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Insurer, client disagree over what makes an 'earner'

An insurance company has reached a settlement with a seasonal worker it said did not meet its definition of "earner" to qualify for total temporary disability payments.

Friday, May 17th 2019, 6:00AM 3 Comments

The man made a complaint to the Insurance and Financial Services Ombudsman about a claim filed in December 2017.

He suffered a significant injury in October that year that left him confined to bed, then in a wheelchair until January.

He made a claim for total temporary disability (TTD), which was accepted.

But the insurer advised it would cease to pay the claim from January 2018 when medical evidence stated he was no longer confined to a wheelchair.

The insurer stated the benefit was only payable while he was confined to bed or a wheelchair as, at the time of the injury, he was not working in his seasonal job and so did not count as an "earner" under the policy.

The insured argued the definition was too narrow. 

He said he had always been the "breadwinner" and was an "earner" and as such should have his benefit paid until he could return to work.

An IFSO case manager explained that the insurer was only legally required to pay if he met the definition of TTD under the policy, and in turn, the definition of “earner”.

The insured requested the insurer refund his premiums from the date it ceased to pay the TTD claim as the policy would be unlikely to offer him comprehensive cover in the future.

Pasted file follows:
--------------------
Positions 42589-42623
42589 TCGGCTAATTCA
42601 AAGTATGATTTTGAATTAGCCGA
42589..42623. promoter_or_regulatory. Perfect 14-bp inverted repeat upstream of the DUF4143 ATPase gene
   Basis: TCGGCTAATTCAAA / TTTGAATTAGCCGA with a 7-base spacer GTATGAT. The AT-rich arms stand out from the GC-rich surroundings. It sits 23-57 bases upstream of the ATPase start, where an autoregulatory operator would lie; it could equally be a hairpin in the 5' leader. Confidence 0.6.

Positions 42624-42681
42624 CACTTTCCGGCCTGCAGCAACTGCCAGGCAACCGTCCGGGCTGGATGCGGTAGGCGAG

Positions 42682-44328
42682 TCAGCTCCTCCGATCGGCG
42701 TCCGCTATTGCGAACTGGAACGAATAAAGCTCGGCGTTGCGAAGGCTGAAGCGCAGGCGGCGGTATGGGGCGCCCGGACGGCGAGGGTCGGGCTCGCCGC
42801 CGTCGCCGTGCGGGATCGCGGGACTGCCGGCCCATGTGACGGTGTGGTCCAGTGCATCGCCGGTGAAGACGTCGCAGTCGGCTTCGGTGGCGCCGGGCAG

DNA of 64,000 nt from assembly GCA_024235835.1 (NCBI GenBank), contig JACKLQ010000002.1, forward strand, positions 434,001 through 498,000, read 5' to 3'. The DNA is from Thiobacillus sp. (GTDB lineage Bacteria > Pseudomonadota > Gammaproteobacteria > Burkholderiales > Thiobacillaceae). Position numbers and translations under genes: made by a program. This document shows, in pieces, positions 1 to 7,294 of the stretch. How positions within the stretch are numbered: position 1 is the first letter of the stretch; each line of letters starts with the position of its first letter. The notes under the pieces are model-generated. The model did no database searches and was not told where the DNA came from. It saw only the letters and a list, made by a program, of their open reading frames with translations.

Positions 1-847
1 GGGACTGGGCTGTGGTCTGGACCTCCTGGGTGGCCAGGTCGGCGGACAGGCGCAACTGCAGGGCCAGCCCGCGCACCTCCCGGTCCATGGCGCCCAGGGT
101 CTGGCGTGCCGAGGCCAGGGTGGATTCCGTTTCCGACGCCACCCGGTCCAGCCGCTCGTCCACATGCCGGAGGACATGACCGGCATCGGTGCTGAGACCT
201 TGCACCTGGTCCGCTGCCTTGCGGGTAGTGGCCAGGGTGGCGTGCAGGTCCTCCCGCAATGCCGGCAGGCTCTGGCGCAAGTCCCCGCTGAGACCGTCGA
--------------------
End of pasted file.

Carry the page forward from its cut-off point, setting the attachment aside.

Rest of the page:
The insurer agreed to offer an ex-gratia payment of the amount of his premiums he had paid from January 2018 if he agreed to retrospectively cancel the policy from that date, which the insured accepted.

Tags: IFSO

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Comments from our readers

On 17 May 2019 at 8:59 am Bikedude said:
This sounds strange. Can anyone shed light on what the company and product is, as I am at a loss to explain how he would have ended up with it.
On 17 May 2019 at 11:26 am Murray Weatherston said:
Here's a googled guess based on Ms Google's response to the query "Total temporary disability"
ANZ Living expenses cover - pays up to $4000 per month for 24 months.
Covers accidental bodily
injury or illness that
completely stops the
person insured from
engaging in their usual
full-time employment or
self-employment or, if not
in full-time employment
or self-employment, they
are confined to hospital
or bed at home.
On 20 May 2019 at 3:45 pm all hat, no cattle said:
Reminds me of cases reported by Fair Go where the insured had suffered an event that to them was traumatic, but was not a 'trauma' claim as defined by their policy.

Ok, so this chap earned his income. But he was not an "earner" as defined by his policy.

TTD is a concept I've more often found in ANZ and BNZ policies. Usually without a definition allowing partial disablement.

Serious question here that I can't see has been dealt with, and it shoots straight to the buzzword of the recent FADC decision, and other MBIE/RB/FMA reports: Suitability.

If this chap was in the same circumstances when he purchased the policy, he was probably sold a dud, and refunding his premiums back to January 2018 is letting the insurer off pretty lightly. He may never have qualified for TTD at all, just the 'confinement' part, and when he out of the wheelchair, yet was still 'disabled', his claim was cut.

He should have gone after either refund back to inception, or monthly disability payments until he's back at work - whichever is greater.

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